UC Irvine receives anonymous $5 million donation
The University of California, Irvine has received a $5 million gift from an anonymous donor. The funds, earmarked for the Department of Pediatrics, represent the single-largest gift in the department’s history.
“Gifts of such significance allow us to turn our vision into reality and make advances in health care that would not otherwise be possible,” said Dr. David N. Bailey, vice chancellor for health affairs at UC Irvine. “We are extraordinarily grateful for this most generous gift.”
Dr. Feizal Waffarn, chair of the Department of Pediatrics, said he would like to establish endowed chairs for new programs, possibly including one in developmental and behavioral pediatrics, to attract the best research talent and improve care for Orange County’s children. “This is a big endorsement that we have earned the confidence and the respect of the people of Orange County,” Waffarn said. The Department of Pediatrics has earned national recognition in neonatalogy, genetics and child neurology.
The donor, a Los Angeles businessman who has requested anonymity, became familiar with UC Irvine through friends Dana and John Agamalian of Newport Beach. The Agamalians credit doctors and nurses at UC Irvine Medical Center’s neonatal intensive care unit (NICU) with saving the lives of their premature twins. Grant and Alexa Agamalian are healthy, happy 4-year-olds today.
UC Irvine’s NICU treats more than 500 infants in crisis annually. It is among the most sophisticated NICU in the region and one of only two in Orange County with a Level III designation, which means it has the capacity to care for the most severely ill babies. Two years ago, UC Irvine physicians successfully delivered Orange County’s first quintuplets, who, after birth, received quality care at the NICU.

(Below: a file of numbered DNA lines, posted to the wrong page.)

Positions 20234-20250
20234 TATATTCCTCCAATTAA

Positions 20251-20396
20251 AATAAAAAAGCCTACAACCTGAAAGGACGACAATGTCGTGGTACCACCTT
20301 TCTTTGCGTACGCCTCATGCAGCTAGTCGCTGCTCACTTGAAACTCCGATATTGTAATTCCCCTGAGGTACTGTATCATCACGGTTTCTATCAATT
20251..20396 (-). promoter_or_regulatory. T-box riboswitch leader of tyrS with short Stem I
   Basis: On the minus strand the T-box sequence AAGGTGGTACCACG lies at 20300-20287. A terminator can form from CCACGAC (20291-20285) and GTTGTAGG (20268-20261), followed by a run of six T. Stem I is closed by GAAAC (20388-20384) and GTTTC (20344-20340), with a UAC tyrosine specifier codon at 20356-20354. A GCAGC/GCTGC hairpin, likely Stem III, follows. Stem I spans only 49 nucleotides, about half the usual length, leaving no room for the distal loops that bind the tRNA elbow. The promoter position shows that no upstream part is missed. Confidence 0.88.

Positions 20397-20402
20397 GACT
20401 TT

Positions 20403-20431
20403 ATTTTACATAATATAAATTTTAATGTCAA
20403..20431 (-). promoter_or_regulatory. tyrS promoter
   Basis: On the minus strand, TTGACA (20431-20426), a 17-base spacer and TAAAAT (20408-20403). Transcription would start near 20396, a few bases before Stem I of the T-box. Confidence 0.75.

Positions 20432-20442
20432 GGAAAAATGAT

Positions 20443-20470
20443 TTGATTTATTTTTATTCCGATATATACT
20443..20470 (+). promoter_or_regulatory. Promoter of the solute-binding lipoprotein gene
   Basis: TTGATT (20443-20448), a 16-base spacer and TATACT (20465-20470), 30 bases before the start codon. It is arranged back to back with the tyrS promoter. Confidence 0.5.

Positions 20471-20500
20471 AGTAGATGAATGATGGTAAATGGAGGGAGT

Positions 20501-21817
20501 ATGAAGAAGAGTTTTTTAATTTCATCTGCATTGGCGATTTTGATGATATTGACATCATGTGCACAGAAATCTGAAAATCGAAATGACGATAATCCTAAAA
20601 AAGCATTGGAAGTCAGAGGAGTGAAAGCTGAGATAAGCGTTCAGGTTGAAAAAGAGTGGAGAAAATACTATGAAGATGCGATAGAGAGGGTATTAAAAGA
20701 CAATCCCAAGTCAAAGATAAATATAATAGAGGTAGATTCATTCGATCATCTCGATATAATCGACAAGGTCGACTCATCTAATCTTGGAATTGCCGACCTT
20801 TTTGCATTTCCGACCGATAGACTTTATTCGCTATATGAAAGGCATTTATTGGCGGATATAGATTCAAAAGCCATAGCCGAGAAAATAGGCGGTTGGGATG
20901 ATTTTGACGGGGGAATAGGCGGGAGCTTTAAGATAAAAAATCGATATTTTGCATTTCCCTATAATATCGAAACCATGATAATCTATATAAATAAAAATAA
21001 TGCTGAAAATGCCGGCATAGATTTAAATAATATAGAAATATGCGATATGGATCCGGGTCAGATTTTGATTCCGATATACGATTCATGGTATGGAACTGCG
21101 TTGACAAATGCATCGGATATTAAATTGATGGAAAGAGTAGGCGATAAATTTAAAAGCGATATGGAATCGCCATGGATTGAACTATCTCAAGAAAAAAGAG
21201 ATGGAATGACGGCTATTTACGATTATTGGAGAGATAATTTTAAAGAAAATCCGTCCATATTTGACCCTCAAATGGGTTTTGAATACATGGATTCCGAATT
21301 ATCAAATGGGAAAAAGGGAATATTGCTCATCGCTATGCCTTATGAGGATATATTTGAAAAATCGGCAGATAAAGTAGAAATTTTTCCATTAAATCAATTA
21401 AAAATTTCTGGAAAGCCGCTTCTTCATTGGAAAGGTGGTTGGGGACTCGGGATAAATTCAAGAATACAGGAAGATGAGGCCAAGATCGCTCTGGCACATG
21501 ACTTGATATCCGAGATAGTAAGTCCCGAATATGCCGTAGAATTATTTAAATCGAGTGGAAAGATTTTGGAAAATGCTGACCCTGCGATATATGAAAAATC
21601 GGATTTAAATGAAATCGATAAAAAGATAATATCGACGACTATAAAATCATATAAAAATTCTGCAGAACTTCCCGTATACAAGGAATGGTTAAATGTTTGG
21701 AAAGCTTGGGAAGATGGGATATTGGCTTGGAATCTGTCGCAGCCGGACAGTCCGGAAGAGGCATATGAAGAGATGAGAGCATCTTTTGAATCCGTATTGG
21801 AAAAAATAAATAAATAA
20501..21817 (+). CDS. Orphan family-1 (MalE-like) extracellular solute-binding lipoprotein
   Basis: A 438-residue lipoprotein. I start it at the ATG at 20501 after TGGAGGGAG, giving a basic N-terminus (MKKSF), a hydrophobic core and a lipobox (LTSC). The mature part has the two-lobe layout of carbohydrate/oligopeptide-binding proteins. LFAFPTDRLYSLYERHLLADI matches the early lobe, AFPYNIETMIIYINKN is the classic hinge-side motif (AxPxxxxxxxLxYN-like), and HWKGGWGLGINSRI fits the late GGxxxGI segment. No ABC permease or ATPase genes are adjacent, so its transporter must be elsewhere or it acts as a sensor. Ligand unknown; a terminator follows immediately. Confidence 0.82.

“We take a focused, family-oriented approach to navigating a premature infant from birth to discharge,” said Dr. Jack Sills, neonatalogist and medical director of the NICU.
Under Waffarn’s tenure as chair of UC Irvine’s Department of Pediatrics, federal and other research grants – “the yardstick of the academic excellence,” in his words – have more than doubled over the past six years to $17.7 million.
In 2005, the Department of Pediatrics, together with community partners from Orange County, received $14.6 million to establish one of seven Vanguard Centers in the nation to conduct the National Children’s Study. This comprehensive study will track 100,000 children nationwide to determine the impact of environmental, medical and social factors on development and health from birth to age 21.
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